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Relay Driver Using An Arduino To An Ezbv4

Hello All,

I have an 8 relay 5volt relay board, (compatable with Arduino) which I want to drive from my EZBv4. I have made a script to run the ports D8 and D9 on and off for testing. The problem I have is the relay turns on but fails to turn off. I am using an ezb regulator to power the relay board. I thought I power draw might be too high so I changed to a two relay board of the same spec. I have the same problem with this board.

I see some other people have similar issues driving relays from their ezb's. Any suggestions? I never felt a full answer to the problem was made. I hoped additional hardware wasn't needed. I am beginning to consider building a transistor switching circuit to go between the ezb and the relay, but felt I shouldn't need it. I also considered using an Arduino?

I always thought a relay should be able to be driven direct from the ezb as described in the digital port spec..

Can anyone help.

Ron R


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The relay board should have a transistor switching circuit (or similar) as part of it. Most of the ones I've seen do.

Without info on the board/boards you are using it's guesswork. Provide the datasheets for the boards and someone may be able to give you the full answer. I would guess that it's due to lack of info that's lead you to not having a full answer.


This problem (with the relay you have) has been mentioned here before... The only one I got to work so far (plug and play with the ezb) is this one Brick Relay...

Here's a link to a similar thread on relay issues... Relay issues...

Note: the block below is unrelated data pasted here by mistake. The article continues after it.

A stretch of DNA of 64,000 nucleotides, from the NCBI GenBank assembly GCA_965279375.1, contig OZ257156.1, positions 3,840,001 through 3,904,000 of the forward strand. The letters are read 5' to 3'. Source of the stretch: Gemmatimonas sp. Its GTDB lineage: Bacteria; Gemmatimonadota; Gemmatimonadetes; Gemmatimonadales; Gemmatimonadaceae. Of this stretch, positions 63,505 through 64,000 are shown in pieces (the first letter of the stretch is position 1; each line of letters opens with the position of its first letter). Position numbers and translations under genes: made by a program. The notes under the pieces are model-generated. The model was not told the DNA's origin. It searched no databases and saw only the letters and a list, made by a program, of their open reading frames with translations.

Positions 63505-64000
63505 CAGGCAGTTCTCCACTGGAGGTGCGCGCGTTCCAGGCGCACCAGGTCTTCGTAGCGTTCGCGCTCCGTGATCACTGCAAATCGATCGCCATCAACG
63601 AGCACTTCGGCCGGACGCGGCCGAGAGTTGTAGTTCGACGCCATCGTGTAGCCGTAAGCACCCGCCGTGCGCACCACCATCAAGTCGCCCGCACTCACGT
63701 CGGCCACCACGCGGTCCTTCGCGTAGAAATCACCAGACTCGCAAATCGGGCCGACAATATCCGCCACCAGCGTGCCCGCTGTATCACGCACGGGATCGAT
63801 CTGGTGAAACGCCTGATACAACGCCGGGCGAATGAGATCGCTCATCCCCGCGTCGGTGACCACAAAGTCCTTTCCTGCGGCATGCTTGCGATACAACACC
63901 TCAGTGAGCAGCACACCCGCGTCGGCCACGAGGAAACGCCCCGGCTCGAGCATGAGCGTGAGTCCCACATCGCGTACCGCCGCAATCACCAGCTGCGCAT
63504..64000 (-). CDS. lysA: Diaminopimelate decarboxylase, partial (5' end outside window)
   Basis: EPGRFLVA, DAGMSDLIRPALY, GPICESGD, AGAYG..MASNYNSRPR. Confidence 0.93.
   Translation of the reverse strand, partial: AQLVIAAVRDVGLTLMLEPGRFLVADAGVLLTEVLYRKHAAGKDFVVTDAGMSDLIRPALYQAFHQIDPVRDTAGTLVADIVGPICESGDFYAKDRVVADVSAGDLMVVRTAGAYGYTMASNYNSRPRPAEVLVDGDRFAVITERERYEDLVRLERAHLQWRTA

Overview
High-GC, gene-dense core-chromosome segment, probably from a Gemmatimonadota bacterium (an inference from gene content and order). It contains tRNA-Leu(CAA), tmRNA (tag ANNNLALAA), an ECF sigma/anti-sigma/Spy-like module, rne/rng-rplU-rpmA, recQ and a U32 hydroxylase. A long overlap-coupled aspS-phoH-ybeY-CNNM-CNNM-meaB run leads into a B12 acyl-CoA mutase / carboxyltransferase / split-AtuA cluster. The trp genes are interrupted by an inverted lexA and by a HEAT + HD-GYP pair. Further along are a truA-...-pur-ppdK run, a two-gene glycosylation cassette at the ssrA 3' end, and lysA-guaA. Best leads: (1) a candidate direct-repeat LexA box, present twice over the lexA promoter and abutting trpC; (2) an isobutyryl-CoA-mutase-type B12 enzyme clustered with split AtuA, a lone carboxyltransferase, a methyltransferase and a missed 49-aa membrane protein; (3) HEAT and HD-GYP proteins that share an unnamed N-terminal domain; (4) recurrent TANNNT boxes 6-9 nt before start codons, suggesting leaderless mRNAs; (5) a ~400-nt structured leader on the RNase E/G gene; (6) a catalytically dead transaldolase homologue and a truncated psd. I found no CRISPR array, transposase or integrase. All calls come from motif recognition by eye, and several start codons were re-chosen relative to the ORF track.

Thanks for the reply guys.

I have two boards which meets my needs. I prefer not to go out and buy more boards and wait for them. I assume if I build a transistor switch circuit the problem will go away.

@ Richard R

Richard, would it be worth hooking up to an arduino? I have an old Uno lying around.

Ron R

I forgot to mention this is a static robot (My project Madame Ninndo) so power sources (3.3 or 5 vdc) won't be a problem.


Rich also created this:

If you need to use a relay, it should always have a transistor to toggle the position. If you see it say arduino ready or arm ready, 15-20mha is still a lot for a micro to source. You could reverse the connectivity and sink the relay from the ezb, but I wouldn't recommend that either - specifically since you're asking to connect 8 to the ezb!

Follow rich's tp tutorial and create a driving circuit for the relay - or maybe you don't need a relay at all and can do the job with the tp transistor from rich's tutorial.

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Again, it depends on the boards. If they already have a transistor circuit on them then where's the point in adding another one? It also comes down to what the relay requires to energise and de-energise. This is where datasheets come in handy and would answer the questions immediately rather than guessing and the trial and error approach or assuming which could possibly damage both the relay and the EZ-B.

I also can't see how any of the above has yet solved your question but that's just something else I touched on a while back...


If the relay breakout has a transistor to toggle the relay, it should be 100% compatible with ezb. This is because the voltage required to trip the relay is from the transistor and not the micro. Wouldn't matter if the micro was 3v


Hi Rich and Dj,

Thanks for your responses. I am looking for the data sheet for the relays. The information you, Dj and Richard R gave me, made me think I must know more about the relays. I believe they are not switched using transistors.